smash and grab
misguided attempt at component-based business
> rail maintenance
- safety and trust
> the demise
> book: Broken Rails
taking apart the network formerly known as British
Perhaps one of the worst examples of the component-based
business in recent years has been the fragmentation of British Rail.
This started as a politically inspired attempt to improve the economic
performance of the UK railway network by introducing a commercially competitive
structure. But this structure is now widely blamed for poor customer service,
confused timetables, neglected track maintenance, and a series of appalling
rail crashes. So what went wrong? Is there an fundamental flaw
in the whole concept of the component-based business,
were there particular factors here that made it difficult or impossible,
or was this particular project just poorly planned and/or poorly executed?
It's worth noting that Swiss Railways has a federal structure, but hasn't
suffered the problems faced by British Rail. Is this because the
Swiss have more experience with federal structures, or because Swiss Rail
hasn't faced any radical change?
October 23rd, 2003
Three public events in close succession. The precise connections between
these events have not been made public, but we can make some intelligent
||The UK engineering firm Jarvis pulls out of the rail maintenance business.
||Jarvis is accused of falsifying records relating to rail maintenance
||Network Rail announces that all rail maintenance, previously outsourced
to several engineering firms including Jarvis, will now be carried out
One thing that stands out strongly is the relationship between safety
The safety of the rail network depends (among other things) on our being
able to trust in the rail maintenance process, and in those firms engaged
in this process.
The allegations against Jarvis lead to a reduction in perceived trustworthiness
- not just of Jarvis but of the whole industry. Even if the allegations
are unfounded, and even if it is grossly unfair to paint all engineering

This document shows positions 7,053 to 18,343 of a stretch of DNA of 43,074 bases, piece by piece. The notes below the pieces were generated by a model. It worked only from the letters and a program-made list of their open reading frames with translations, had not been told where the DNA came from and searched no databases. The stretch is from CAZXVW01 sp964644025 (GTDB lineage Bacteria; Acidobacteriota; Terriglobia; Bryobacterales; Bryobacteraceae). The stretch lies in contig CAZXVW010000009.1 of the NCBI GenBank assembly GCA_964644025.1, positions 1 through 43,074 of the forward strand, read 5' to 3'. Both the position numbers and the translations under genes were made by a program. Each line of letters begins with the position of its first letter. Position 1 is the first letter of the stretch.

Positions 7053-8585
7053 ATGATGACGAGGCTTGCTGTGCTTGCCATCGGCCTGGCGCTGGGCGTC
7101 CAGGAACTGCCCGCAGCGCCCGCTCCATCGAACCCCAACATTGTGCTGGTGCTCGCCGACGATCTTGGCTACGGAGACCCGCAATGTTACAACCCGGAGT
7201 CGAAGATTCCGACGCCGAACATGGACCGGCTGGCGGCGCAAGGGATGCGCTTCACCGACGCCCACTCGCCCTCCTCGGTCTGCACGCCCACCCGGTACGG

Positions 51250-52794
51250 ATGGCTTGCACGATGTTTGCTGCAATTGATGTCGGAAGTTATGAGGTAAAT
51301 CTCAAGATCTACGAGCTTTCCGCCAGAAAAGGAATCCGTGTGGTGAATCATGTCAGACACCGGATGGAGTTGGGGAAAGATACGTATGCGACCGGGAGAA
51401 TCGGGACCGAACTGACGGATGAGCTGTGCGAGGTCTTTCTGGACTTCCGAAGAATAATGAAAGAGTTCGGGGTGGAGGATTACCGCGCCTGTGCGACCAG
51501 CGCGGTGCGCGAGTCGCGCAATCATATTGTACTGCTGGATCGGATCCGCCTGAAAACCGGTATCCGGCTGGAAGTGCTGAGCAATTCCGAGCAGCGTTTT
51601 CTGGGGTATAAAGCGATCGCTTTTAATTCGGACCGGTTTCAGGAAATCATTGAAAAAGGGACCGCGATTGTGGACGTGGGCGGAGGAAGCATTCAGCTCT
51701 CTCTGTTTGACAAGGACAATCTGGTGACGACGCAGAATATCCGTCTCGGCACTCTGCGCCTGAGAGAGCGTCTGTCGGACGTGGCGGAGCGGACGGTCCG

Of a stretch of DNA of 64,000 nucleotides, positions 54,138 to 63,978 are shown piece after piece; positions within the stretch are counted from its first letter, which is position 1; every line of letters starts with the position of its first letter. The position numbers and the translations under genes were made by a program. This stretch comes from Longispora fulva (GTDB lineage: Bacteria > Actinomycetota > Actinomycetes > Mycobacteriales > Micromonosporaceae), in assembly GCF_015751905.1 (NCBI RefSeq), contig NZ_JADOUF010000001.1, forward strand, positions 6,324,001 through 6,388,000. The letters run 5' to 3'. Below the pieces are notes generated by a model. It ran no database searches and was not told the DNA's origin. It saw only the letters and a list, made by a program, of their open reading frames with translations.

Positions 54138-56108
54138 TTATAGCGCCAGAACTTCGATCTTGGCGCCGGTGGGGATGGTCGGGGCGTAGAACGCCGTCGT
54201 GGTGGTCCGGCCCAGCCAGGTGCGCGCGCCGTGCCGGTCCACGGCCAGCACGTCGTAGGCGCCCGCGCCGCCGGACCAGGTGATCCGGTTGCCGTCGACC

firms with the same brush, trust has been damaged.
One of the most important lessons from this affair is that safety-critical
engineering cannot be regarded as purely a techical matter, but requires
attention to commercial / socioeconomic factors and stakeholder issues.
|Christian Wolmar. Broken Rails: How Privatization wrecked
Aurum Press, 2001
Wolmar has written an excellent and detailed account of the failure
of the British Railway system. Just as the first edition came out, Railtrack
was put into administration. The second edition is expanded to cover the
Railtrack PLC has finally gone broke. The UK Government has refused
to make more funds available to Railtrack in its present form. So what
||British Rail was created after several independent rail
operators were merged under public ownership. It was often criticized
for poor management, poor labour relations, poor customer service and poor
||As part of its programme to denationalize anything that
moved, the Conservative Government took a hatchet to British Rail.
||The structure imposed a particular model of inter-firm
relationship. Each component has targets to reach, and this leads
to conflicts of interest between the players.
||The preferred notion of competition required multiple
operating companies in the same region, with a separate company responsible
for the track.
||The preferred notion of regulation set performance targets,
and imposed fines for non-performance.
When you want to travel from A to B, you may have
the opportunity to change trains. There is a curious fact about changing
trains. Passengers appear to know more about the possible connections
between trains than the train operators do. When you talk to railway
staff about a missed connection, they will usually say that it's not a
"booked" connection. In other words, if it's not in the book, they
don't officially know about it.
If you can pretend that connections don't exist,
then you don't have to bother when the connections are missed. This
is a highly convenient form of loose coupling for the train operators -
but can be highly inconvenient for the passengers.
Source: Frank Wood
|It is raining. A train is standing at a red signal. The signal
turns to green and the train moves off. One of the train's motors is defective,
and because of this the wheels spin. Each wheel has a metal tyre,
and the friction causes part of it to be flattened.
|Because the wheels are no longer perfectly round, parts of the wheel
bang down on the track. This increases wear on the insulated block
joints and will eventually cause signal failure.
The heat caused by the spinning wheels causes star fissures around fish
plates holding rails together. This will eventually cause signal
failure - and also the track will have to be repaired.
The wheel spin causes additional strain on the remaining motors.
|The component that is responsible for running trains on time will be
reluctant to slow trains down.
Train maintenance and signals do not want the extra expenditure caused
by trains not being (as they see it) "optimally" driven.
|Thanks to Frank Wood for input.
This page last updated on November 17th,
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